It was at John Hopkins where Dewey discovered three powerful intellects, George Sylvester Morris and G. Stanley Hall and James Hayden Tufts, who became his mentors. It wasn’t until 1894 when Dewey followed Tufts to Chicago that Dewey’s early idealism inspired him to take part in the American school of thought known as pragmatism. During Dewey’s many years of philosophical thinking, he wrote numerous articles concerning the theory of knowledge and metaphysics, as well as publishing two books. Dewey’s reputation grew immensely within society being considered a leading philosopher and educational theorist, along with becoming a respected commentator on contemporary issues like women’s suffrage and the unionization of teachers.

Dewey made numerous contributions to the field of philosophy with his ideas on the theory of knowledge and metaphysics. However, Dewey is most known for his ethical thoughts and social theories that gain meaning from his social aims and values. Dewey explained in Experience and Nature (1925) that the human individual is a social being from the start. Individual satisfaction and achievement can be realized only within the context of social habits and institutions that promote it. Dewey goes further to determine that moral and social issues have to do with the guidance of human action to the achievement of socially defined ends that are productive of a satisfying life for individuals within the social context (Field, 2002). It is important to note that this concept is essential in learning about media ethics. The way individuals in the media deal with moral and ethical issues and act certain ways are based off of human action and the means of living a good life. Dewey’s beliefs in ethical and social theory defined the actions and thoughts humans must take in order to promote human good (Damico, 1978).

Along with Dewey’s ethical thoughts on society and values, he also contributed greatly to the philosophy of education. Described in Experience and Education (1938), Dewey developed ideas for both traditional education (curriculum and cultural heritage) and progressive teaching (learner’s interests and impulses). Dewey explains that acquiring successful education requires education and human experience. Experience-based education provides students with an opportunity that allows for growth and creativity (Dewey, 1938). By thinking about experiential education and opportunity, Endicott College comes to mind. With the requirement of three internships to be completed before graduation, students are pushed to learn, experience and gain knowledge from the real world. Dewey’s progressive ideas have clearly influenced numerous education systems.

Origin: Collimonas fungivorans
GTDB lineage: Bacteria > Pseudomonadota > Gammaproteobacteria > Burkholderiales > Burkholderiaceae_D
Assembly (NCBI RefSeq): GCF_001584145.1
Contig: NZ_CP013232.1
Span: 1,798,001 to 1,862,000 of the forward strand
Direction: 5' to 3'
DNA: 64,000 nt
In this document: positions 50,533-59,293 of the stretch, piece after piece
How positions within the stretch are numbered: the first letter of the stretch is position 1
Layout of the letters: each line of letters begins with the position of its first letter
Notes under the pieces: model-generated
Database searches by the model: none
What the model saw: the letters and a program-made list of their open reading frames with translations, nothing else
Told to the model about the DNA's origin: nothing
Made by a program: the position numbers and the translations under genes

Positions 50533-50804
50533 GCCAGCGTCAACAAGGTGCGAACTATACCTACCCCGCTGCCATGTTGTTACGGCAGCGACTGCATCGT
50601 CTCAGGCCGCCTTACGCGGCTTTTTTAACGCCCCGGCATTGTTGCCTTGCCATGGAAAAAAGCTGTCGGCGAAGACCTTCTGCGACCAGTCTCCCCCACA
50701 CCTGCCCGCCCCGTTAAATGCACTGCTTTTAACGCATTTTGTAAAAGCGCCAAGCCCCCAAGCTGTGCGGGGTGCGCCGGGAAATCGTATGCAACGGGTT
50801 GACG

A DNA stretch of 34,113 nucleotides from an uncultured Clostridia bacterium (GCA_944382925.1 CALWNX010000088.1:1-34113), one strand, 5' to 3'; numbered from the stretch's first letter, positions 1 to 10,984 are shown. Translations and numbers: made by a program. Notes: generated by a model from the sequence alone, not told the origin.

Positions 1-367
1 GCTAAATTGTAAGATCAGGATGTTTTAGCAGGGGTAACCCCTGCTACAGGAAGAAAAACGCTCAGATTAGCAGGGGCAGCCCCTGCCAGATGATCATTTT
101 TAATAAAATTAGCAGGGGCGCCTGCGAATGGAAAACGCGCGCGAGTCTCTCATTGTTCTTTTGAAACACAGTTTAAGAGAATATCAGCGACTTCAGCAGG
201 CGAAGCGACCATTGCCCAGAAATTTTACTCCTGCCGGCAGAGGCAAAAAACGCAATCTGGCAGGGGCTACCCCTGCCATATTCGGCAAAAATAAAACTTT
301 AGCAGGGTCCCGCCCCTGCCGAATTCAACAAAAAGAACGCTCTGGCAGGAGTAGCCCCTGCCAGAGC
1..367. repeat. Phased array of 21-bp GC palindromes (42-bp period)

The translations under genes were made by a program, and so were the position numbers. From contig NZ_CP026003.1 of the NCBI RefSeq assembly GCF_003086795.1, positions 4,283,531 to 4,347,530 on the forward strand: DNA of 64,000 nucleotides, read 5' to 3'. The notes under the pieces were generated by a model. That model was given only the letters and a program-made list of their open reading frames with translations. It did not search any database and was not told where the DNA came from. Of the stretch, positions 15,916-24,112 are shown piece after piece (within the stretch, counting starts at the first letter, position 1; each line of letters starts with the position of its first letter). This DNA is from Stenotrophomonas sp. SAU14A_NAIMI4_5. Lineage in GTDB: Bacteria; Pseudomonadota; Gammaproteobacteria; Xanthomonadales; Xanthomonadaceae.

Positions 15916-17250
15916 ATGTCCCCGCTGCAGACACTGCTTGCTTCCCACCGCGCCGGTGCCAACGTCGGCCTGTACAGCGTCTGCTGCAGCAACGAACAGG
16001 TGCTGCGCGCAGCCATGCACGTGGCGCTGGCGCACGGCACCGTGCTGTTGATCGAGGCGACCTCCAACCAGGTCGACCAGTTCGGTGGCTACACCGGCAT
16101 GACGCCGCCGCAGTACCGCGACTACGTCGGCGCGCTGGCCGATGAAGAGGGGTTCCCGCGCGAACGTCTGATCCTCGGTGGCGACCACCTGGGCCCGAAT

Being such a prominent member in the pragmatist thought, Dewey became a very well-known philosopher being accepted and criticized by many. Dewey’s teachings successfully answered the long-lasting questions of philosophy by the use of relatable concepts and ideas. Many criticized Dewey’s ideas and beliefs for being more confusing than helpful to the thoughts of ideology and philosophy. However, Dewey took his criticisms and attempted to clarify his thoughts in his later writing. For example, Dewey substituted “transaction” for his previous use of “interaction” to describe the relationship between human form and environment (Welchman, 1995). Recent trends in philosophy have continued to expand on Dewey’s existing thoughts of his naturalistic theory of inquiry.


Campbell, James. Understanding John Dewey: Nature and Cooperative Intelligence. Chicago and La Salle: Open Court, 1995.

Damico, Alfonso J. Individuality and Community: The Social and Political Thought of John Dewey. Gainesville, FL: University Presses of Florida, 1978.

Dewey, J. (1938). Experience and Education. Toronto: Collier-MacMillan Canada Ltd.

Field, R. (2002, January 1). Internet Encyclopedia of Philosophy. Retrieved February 12, 2015, from

Welchman, Jennifer. Dewey’s Ethical Thought. Ithaca: Cornell University Press, 1995.